Written by Molly Anglin | February 04, 2016 | Enterprise Strategy , Enterprise Industry and Trends
Digital transformation is more than just technology – it’s a culture. And when it comes to tools, these nine traits have emerged as fundamental to the digitally transformed workplace arsenal:
It’s hard to put your finger on.
What is digital transformation… really?
We’ve suggested before that digital transformation is as much cultural as it is technological. It’s a shift to a more agile way of working… a pull towards an increasingly fluid definition of the employee and the mode in which they contribute to the organization’s purpose. The digitally-transformed organization embraces and anticipates the customer’s desires on a deeply intimate level. It’s a roadmap to a revised operational model for the digital age.
But today – I don’t want to talk about the cultural or operational side of transformation.
I want to talk about tools.
How is digital transformation any different from what’s been done before? Office workers have benefitted from a computer with internet access for years and even more are now equipped with smartphones.
Isn’t everyone already, in a way, digital?
What’s to transform?
As the fog of war surrounding digital transformation continues to dissipate, a few key concepts seem to be emerging that demarcate the tools of a “digitally transformed” organization. The selection of tools that embrace these concepts – most of which are still on the edge of adoption – will make the greatest impact on workplace productivity, innovation and marketplace relevance in the months and years to come:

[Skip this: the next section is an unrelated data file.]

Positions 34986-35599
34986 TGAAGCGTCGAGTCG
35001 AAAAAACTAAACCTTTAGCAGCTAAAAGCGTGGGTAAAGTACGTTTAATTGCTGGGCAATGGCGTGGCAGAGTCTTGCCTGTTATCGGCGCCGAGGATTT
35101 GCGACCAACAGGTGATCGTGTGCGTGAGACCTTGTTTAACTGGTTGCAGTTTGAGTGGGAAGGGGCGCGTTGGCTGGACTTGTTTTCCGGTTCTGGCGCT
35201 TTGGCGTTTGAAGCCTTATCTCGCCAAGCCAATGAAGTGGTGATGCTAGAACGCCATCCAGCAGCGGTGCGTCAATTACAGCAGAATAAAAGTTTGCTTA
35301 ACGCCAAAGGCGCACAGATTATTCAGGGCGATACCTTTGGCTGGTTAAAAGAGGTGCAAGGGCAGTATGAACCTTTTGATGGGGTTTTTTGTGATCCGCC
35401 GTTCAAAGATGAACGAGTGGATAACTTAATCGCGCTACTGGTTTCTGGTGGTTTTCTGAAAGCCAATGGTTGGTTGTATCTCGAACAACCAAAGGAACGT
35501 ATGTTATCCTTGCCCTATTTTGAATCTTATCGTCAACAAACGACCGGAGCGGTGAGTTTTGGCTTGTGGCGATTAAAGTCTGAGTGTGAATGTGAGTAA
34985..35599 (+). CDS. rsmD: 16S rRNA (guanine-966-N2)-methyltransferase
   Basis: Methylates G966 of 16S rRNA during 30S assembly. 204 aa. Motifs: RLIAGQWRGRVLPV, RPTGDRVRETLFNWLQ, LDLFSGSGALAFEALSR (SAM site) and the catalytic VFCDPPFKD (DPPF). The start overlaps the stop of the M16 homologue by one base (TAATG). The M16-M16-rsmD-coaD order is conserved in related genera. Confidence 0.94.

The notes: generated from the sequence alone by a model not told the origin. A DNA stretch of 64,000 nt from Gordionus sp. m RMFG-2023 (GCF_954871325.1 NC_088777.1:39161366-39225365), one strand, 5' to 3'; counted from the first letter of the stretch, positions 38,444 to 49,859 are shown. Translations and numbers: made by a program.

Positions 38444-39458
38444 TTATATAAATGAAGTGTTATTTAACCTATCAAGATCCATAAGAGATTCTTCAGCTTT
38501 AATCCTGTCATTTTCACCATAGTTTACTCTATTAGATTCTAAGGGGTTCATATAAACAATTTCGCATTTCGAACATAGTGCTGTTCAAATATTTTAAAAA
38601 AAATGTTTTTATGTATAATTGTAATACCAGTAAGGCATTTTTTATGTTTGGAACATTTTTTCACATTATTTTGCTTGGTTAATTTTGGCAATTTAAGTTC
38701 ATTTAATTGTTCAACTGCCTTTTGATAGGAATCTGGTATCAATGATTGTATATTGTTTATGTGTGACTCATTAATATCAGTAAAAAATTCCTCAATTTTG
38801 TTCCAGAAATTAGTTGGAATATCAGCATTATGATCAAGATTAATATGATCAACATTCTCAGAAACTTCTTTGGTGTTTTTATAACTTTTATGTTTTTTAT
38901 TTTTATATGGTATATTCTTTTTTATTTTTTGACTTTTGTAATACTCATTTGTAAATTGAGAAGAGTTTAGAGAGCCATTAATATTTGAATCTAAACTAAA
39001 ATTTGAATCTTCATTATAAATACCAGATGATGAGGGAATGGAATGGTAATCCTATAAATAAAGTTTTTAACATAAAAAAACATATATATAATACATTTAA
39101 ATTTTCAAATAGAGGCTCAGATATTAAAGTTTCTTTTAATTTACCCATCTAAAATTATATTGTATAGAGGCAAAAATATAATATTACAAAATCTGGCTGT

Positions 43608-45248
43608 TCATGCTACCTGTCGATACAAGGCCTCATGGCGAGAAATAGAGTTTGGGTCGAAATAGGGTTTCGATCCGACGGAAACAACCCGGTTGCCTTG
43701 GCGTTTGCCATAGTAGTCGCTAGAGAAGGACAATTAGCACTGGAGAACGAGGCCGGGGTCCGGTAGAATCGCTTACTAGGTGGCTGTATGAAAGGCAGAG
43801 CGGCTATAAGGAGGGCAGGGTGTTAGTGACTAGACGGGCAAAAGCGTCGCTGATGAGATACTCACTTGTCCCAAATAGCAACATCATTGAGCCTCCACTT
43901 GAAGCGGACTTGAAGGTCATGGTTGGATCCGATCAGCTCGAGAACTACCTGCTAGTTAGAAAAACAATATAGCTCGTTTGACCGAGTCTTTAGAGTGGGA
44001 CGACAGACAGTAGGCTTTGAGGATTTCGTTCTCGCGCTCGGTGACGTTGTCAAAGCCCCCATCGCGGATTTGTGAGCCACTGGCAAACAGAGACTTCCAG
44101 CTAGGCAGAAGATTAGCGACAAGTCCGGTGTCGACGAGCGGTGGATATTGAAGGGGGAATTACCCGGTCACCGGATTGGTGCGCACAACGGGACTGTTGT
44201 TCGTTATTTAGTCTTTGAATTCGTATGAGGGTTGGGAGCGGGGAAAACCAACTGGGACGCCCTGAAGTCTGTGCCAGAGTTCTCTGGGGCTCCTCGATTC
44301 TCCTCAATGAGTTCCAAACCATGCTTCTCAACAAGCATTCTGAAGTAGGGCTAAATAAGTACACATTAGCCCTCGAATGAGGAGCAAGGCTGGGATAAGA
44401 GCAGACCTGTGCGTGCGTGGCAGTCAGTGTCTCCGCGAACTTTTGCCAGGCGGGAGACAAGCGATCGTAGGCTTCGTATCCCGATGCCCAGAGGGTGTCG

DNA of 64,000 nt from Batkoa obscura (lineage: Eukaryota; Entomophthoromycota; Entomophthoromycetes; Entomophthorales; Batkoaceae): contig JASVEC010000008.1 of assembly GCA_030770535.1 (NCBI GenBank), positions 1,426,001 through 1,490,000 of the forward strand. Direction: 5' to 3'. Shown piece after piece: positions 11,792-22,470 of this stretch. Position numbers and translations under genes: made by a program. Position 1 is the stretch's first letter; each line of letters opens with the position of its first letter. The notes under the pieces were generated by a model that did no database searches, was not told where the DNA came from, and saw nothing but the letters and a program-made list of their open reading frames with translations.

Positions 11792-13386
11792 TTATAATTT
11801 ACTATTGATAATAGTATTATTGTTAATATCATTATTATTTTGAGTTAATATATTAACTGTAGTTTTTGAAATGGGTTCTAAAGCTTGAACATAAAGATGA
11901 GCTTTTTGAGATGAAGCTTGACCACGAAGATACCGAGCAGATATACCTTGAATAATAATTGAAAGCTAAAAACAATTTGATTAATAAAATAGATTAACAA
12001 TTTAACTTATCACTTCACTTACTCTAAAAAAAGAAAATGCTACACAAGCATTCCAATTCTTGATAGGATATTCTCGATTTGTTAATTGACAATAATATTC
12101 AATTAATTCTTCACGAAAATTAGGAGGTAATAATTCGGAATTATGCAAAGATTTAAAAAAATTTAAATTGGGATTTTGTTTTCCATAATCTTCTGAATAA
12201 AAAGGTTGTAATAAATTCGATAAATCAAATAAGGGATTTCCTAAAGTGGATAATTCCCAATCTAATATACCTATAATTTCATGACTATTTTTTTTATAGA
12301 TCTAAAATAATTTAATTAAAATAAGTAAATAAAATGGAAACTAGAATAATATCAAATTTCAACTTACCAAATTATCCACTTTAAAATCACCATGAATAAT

Encouraging the network effect should be a primary goal for businesses conducting knowledge work. Tools that rapidly disseminate ideas, bridge silos, aid the identification of skills and encourage a culture of continuous learning are increasingly important. Work can be exponentially accelerated and refined as participants tap into, contribute to and make use of the efforts of the collective.
Integrated intelligence, the combination of human intelligence and machine intelligence to solve complex problems, is another vital horizon for digital workplace. These tools can aid with the extension of memory, distinguish complex patterns and provide competitive insight not previously possible by humans alone. IBM describes this evolving human-computer relationship as not dissimilar to the relationship between violinist and violin: The violin makes the sound, but great power lies in the talents of the violinist to coax the most beautiful music out of it.
The next generation of workplace tools are increasingly context-sensitive. Rather than designed for an archetypal persona, they are finely tuned to your behavior, your context, your needs and informational appetites. Retrieving and consuming information becomes a highly individual affair.
We are swimming in data and the informational tide will only rise further with time. Using this data to our advantage involves greater use of tools that will allow us to assess probabilities and improve decision-making.
The inevitable march of progress forever pressures us to do more with less. Technologies that automate the routine elements of white collar work will be an increasingly common outcome of digital transformation.
Demand for specialized tools will be fulfilled by citizen developers (those without formal programming skill). Technologies consisting of modular elements that can be recombined in novel ways to rapidly fulfill emergent usage scenarios should be a consideration for those hoping to embrace the digital workplace.
Employees and other participants within the digital workplace are increasingly transient. The contingent worker and ecosystem partners are a critical element of 21st century business. Tools must effectively orient and effectively capture and index their contributions, even if their participation is short-lived.
Access anytime, anywhere is an important theme of digital transformation. Conversations and work objects must be available beyond the firewall and readily accessed via mobile device.
The Internet of Things is reshaping our understanding of work – from manufacturing to employee engagement. The capability to capture signals for meaningful interpretation is fundamental to digital workplace.
[Original Source: nonlinear enterprise]